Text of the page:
Discover more from Critical Hit Parader
Orbital Blues: Afterburn
Plus Job for a Cowboy and Fritz Leiber
Orbital Blues: Afterburn is currently crowdfunding and is the first major expansion to the tabletop Orbital Blues, “an RPG about sad space cowboys.” This campaign from SoulMuppet Publishing caught my eye because music plays a significant part in the game’s theming, as you can see from the following description:
In this game of sad space cowboys, your crew of desperate and downtrodden outlaws do what they can to make ends meet. They travel across a music-infused space-western universe filled with retro-future technology, plagued by heartbreak and the haunting shadow of the blues.
A roleplaying love-letter to off-beat sci-fi, vintage music, and cooperative old-school styled roleplay, Orbital Blues allows you to play out rules-light tabletop adventures in the style of space westerns such as Cowboy Bebop, Firefly and The Mandalorian.
Co-creator Sam Sleney put together an eclectic, official Orbital Blues playlist for the original game, which contains “a series of classic songs which inspired the game’s vibe and Sam’s writing.” Any playlist that includes Frank Zappa, Miles Davis w/John Coltrane, John Lee Hooker, Duran Duran, and Warren Zevon is alright with me. Also, check out this innovative use of music for the game:
“In the original 2021 Kickstarter, we made a cassette album with Chris Bissette, musically cosplaying as the Deltas, an in-universe band. You can pledge for a reprint of that cassette as part of the project, or head over to Spotify and listen to get a feel.”
Chris Bissette is the creative and prolific game designer behind Loot the Room, and I think they did an amazing job performing as the Deltas.
If you missed the original Orbital Blues campaign, you can purchase a core book as part of the current campaign.
Job for a Cowboy
The heavy metal band Job for a Cowboy just released a video for their killer new single “The Agony Seeping Storm.” The song will be included in their upcoming album Moon Healer, and I think the trippy video provides inspiration for occult investigation RPGs with themes of psychedelia and alien conspiracy. The music is technical, progressive, and crushingly heavy. If you want to have your mind blown, check it out:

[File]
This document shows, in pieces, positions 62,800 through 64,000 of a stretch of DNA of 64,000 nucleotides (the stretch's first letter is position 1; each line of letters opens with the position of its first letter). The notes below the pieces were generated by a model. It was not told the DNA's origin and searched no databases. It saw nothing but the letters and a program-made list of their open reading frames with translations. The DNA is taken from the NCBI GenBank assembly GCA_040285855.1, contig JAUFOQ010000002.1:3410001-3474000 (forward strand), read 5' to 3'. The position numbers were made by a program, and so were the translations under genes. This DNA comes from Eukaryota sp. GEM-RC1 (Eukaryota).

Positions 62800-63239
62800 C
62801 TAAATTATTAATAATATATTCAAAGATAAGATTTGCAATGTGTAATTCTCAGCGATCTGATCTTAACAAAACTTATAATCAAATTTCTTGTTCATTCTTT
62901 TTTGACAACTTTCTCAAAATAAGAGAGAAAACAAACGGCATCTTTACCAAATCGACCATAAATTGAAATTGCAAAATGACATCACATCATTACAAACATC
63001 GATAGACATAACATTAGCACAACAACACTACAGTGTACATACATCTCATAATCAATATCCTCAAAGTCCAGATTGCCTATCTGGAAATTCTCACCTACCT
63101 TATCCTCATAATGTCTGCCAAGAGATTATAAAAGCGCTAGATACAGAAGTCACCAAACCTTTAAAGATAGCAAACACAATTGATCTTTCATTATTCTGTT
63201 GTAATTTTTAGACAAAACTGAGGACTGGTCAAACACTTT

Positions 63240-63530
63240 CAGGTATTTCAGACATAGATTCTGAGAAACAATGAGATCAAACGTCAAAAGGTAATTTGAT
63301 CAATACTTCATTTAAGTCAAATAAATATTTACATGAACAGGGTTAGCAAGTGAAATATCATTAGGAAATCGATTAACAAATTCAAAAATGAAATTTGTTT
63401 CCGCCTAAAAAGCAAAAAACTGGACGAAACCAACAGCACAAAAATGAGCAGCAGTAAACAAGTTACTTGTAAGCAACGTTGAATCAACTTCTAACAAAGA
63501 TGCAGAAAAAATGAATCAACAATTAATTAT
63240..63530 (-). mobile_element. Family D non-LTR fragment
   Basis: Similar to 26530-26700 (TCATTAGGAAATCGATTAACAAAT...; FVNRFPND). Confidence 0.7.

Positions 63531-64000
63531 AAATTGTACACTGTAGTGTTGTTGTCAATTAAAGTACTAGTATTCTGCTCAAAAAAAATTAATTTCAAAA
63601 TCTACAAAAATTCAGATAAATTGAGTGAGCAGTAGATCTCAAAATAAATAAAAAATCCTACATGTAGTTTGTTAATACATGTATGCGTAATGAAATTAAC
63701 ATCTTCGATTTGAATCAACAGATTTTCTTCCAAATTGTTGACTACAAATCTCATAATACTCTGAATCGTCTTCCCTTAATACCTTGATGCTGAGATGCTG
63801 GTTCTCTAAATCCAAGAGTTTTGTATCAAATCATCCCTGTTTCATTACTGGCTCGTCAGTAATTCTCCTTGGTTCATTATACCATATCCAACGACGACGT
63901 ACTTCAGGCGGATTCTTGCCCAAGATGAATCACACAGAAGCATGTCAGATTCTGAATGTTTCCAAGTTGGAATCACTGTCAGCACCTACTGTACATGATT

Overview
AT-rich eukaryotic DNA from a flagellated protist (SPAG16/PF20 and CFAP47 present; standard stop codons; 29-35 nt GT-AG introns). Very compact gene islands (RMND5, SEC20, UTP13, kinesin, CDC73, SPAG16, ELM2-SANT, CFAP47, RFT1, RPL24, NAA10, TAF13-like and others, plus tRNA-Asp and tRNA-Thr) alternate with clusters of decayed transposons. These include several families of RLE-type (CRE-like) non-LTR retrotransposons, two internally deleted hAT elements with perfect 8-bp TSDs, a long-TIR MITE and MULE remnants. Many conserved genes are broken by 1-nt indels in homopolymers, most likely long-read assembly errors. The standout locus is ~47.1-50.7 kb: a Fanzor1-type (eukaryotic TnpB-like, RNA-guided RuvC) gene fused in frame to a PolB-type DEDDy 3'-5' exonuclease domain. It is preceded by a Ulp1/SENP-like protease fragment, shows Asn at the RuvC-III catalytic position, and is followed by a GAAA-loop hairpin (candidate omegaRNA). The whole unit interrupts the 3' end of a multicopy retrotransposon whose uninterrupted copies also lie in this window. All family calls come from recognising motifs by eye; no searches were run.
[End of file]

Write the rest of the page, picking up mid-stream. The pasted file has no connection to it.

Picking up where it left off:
Fritz Leiber Essay by Ted Giola
Ted Giola’s The Honest Broker is my favorite music-related Substack. Ted is, among other things, a jazz critic and music historian, and The Honest Broker provides “in-depth coverage of music, books, and culture—with a mix of longform essays, reviews, commentary, links, observations, and amusements.” Paid subscribers to his newsletter get access to “The Vault,” a collection of over 400 essays Ted has written on various topics. While browsing The Vault, I came across an essay he wrote about Fritz Leiber.
In Appendix N of the original Dungeon Master’s Guide, Gary Gygax includes Fritz’s Leiber’s “Fafhrd & Gray Mouser” series as one of the literary influences on him and the creation of Dungeons & Dragons. Many games and supplements have been released to support playing in the world of Leiber’s most famous characters, including my favorite, DCC Lankhmar by Goodman Games.
I thought I would share a link to this essay as an unusual example of the intersection between music and tabletop roleplaying games. Here we have a music writer showing appreciation for one of the luminaries of sword and sorcery:
You need to be a paid subscriber to The Honest Broker (or sign up for a free 7-day trial) to access the full essay. I think it’s well worth subscribing, but if that’s not a fit for you, here are a few excerpts where Ted talks about Fafhrd and the Gray Mouser:
A similar emphasis on "magical realism," infuses the Fafhrd and Gray Mouser stories. The duo are depicted as vulnerable, fickle, and down-to-earth in a way that was rare in the 1930s. This was, after all, an era of larger-than- life heroes. Superman had just made his debut a few months earlier, and a host of other protagonists from the period—Flash Gordon, Buck Rogers, Captain Marvel, Roy Rogers, the Lone Ranger, Lassie, Dick Tracy—all worked out, in their various ways, a simplistic good-versus-evil worldview, not much different than the matchup destined to unfold on European battlefields a few weeks after the publication of the first Fafhrd and Gray Mouser tale. Leiber would have none of this vanilla virtuousness, and in his adventure series he embraced the anti-hero ethos, breaking many of the most cherished rules of genre writing.
I’m even more surprised that Fafhrd and Gray Mouser haven’t yet served as the basis for a blockbuster motion picture series. In many ways, these characters are much more aligned with the sensibility of modern audiences than the more idealized figures that populate the fictive universes of Middle Earth, Star Wars and Narnia. And Leiber’s sly and witty dialogue is ready-made for transference from the written page to the silver screen. Leiber, recall, immersed himself in the world of acting and drama long before he started writing stories, and his literary output shows his knack for setting the stage and striking the right rhetorical tone.